The Deal
Saturday, October 25, 
1:26 pm


[Posted on October 3, 2007 - 5:17 PM]


It shouldn't come as any surprise, given the overhang of professional venture money and the paucity of strong venture-backed IPOs, but researchers at the Center for Venture Research at the University of New Hampshire have come up with figures showing that angel investment in the first half of 2007 has fallen compared to last year.

Investment of $11.9 billion by amateur venture capitalists represents a decrease of 6% from the same period in 2006, while the 24,000 startups that landed funding amounts to a slight decrease from last year. But investor interest remained strong, with 140,000 individual angels closing deals, up 8% from the first half of 2006.

Support for angel-backed startups also has been strong recently, with Intel Capital announcing it would lead the first professional investment round in Punchbowl Software Inc., joining angel group eCoast Angels, and with Microsoft Corp. announcing a new formal program to work with angels.

Jeffrey Sohl, director of the Center for Venture Research and professor of entrepreneurship and decision sciences, attributed the imbalance to a 4% decrease in average deal size and an increase in the number of angels in each deal. Healthcare and software remained the most popular areas of investment, drawing 22% and 14%, respectively, with biotech, computer hardware, IT services, retail and cleantech each attracting about 10%.
 
"This market-level sector diversification indicates a robust investment pattern," Sohl said in a statement announcing the report. "Since the angel market is essentially the spawning grounds for the next wave of high-growth investments, this sector diversification provides an indication of investment opportunities that will be available for later-stage institutional investors."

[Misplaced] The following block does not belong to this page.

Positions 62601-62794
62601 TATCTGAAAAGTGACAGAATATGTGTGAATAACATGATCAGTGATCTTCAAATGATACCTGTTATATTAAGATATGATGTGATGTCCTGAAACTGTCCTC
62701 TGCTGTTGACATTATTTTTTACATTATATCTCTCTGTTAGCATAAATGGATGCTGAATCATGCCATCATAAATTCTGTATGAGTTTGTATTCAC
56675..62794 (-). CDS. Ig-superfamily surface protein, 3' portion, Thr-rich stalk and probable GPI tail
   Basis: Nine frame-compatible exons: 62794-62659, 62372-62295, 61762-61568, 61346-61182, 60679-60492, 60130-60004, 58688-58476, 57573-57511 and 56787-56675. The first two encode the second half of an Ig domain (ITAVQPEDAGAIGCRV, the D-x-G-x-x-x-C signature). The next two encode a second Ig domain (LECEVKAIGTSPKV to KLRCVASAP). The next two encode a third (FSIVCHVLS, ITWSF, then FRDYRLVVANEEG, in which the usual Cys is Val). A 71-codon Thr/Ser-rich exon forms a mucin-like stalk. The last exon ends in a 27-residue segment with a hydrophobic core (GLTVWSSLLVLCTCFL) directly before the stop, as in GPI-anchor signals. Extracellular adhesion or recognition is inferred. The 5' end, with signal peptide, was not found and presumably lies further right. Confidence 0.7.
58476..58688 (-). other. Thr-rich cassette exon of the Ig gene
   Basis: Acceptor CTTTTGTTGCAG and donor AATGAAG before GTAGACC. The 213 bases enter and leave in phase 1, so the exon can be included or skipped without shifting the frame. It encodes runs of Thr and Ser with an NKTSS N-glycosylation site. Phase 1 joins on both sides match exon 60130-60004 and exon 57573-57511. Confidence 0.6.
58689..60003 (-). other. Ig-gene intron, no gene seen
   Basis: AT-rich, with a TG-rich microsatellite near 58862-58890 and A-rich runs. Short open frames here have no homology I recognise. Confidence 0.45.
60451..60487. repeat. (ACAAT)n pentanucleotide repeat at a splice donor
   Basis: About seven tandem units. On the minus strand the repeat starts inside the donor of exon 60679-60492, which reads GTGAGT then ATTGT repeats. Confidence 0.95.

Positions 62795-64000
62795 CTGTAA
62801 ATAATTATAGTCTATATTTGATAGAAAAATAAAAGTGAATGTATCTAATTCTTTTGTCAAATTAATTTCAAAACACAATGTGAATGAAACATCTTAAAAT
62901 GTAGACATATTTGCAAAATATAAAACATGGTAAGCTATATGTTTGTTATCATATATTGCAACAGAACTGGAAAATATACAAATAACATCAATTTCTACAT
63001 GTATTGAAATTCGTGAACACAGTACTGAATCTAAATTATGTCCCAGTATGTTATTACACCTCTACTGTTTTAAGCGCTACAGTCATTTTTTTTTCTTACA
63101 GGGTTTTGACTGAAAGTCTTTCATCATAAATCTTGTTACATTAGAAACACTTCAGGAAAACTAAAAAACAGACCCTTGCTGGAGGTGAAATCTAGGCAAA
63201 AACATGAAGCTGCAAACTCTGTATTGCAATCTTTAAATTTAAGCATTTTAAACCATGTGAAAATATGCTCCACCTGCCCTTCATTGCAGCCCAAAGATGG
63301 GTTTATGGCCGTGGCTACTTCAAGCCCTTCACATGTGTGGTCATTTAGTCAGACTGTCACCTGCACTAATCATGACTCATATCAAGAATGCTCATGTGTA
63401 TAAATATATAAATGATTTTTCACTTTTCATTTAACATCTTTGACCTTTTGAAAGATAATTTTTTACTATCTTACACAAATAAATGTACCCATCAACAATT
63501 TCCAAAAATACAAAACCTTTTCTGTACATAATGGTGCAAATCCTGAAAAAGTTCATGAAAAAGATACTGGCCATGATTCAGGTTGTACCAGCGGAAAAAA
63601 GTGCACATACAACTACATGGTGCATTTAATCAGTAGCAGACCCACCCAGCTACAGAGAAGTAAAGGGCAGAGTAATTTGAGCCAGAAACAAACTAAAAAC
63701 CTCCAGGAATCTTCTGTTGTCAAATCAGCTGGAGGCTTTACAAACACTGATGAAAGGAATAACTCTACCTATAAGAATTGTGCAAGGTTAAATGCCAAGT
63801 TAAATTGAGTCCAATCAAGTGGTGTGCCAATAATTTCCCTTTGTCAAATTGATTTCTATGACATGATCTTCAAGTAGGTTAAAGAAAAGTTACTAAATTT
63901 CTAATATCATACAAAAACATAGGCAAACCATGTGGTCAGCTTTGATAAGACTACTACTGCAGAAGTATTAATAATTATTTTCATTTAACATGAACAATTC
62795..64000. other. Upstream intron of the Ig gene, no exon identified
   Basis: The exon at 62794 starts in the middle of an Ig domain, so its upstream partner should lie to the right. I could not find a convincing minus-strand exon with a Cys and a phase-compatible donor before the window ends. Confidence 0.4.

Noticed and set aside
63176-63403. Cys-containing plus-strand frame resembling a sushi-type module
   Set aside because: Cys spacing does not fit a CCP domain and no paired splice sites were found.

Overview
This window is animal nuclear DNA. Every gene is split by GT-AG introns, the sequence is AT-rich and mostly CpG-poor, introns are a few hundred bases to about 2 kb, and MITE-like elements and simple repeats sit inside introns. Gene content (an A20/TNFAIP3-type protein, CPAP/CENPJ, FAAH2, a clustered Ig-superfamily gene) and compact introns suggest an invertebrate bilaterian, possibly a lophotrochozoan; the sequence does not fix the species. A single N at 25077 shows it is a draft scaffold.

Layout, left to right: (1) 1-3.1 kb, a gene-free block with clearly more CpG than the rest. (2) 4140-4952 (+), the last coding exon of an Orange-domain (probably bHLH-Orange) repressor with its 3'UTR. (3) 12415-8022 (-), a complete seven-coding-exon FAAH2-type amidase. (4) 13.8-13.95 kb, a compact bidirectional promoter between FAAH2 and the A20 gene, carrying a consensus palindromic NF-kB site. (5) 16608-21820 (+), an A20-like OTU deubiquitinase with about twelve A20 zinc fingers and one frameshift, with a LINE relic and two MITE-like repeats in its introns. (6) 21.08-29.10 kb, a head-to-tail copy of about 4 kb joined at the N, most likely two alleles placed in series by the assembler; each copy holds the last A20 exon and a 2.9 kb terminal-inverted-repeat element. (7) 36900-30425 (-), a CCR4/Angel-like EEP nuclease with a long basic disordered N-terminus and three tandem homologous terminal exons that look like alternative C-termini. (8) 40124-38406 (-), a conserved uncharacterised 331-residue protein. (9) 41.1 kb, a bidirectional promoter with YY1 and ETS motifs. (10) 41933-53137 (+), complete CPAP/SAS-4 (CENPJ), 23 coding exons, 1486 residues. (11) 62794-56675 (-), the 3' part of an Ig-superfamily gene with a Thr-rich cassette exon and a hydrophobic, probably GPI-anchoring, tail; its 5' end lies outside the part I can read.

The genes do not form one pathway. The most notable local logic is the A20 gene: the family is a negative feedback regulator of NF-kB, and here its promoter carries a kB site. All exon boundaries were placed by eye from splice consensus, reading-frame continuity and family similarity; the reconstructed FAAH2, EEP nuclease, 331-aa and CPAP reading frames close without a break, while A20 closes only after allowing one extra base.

The report cheers the industry on with claims that angel investors are the largest source of seed capital, but also notes that since the sector began rebounding in 2004 from the venture crash, angels have participated more readily in later-stage rounds. - Clifford Carlsen

See Jeff Noonan's post on backing stupid ideas
See this story from Research Recap on a shift in angel focus
 

 


Comments
From: Zack Lynch,

It's $11.9 Billion, with a B, not million.

From the original press release:

DURHAM, N.H. -- The angel investor market in the first half of 2007 has shown signs of a small retreat from the growth of the past several years, with total investments of $11.9 billion, a decrease of 6 percent over the first half of 2006, according to the latest research from the Center for Venture Research at the University of New Hampshire.


From: Alain Sherter,

Of course you're right, Zack. I'll blame the glare. Thanks for catching that.

Alain


From: donna,

Maybe if everyone on Wall Street would stop expecting 20% returns in six months and multi-million dollar bonuses every quarter, this country could get back to doing research and producing something of value again.

Where are the jobs for the scientists and engineers? I really worry about my kid's future, not to mention the dearth of any computer jobs outside of IT work.

I once thought of starting an educational software company, but as soon as I wrote the business plan, I knew Microsoft had killed any chance of it being successful.

If any venture capitalist out there wants to build an engineering playground in San Diego, let me know. I know dozens of people who would jump to work there, including IT and information security people, Internet gurus, mechanical engineers, and many more who are tired of defense and game companies being our only options for jobs.

How about some real science and engineering research again?


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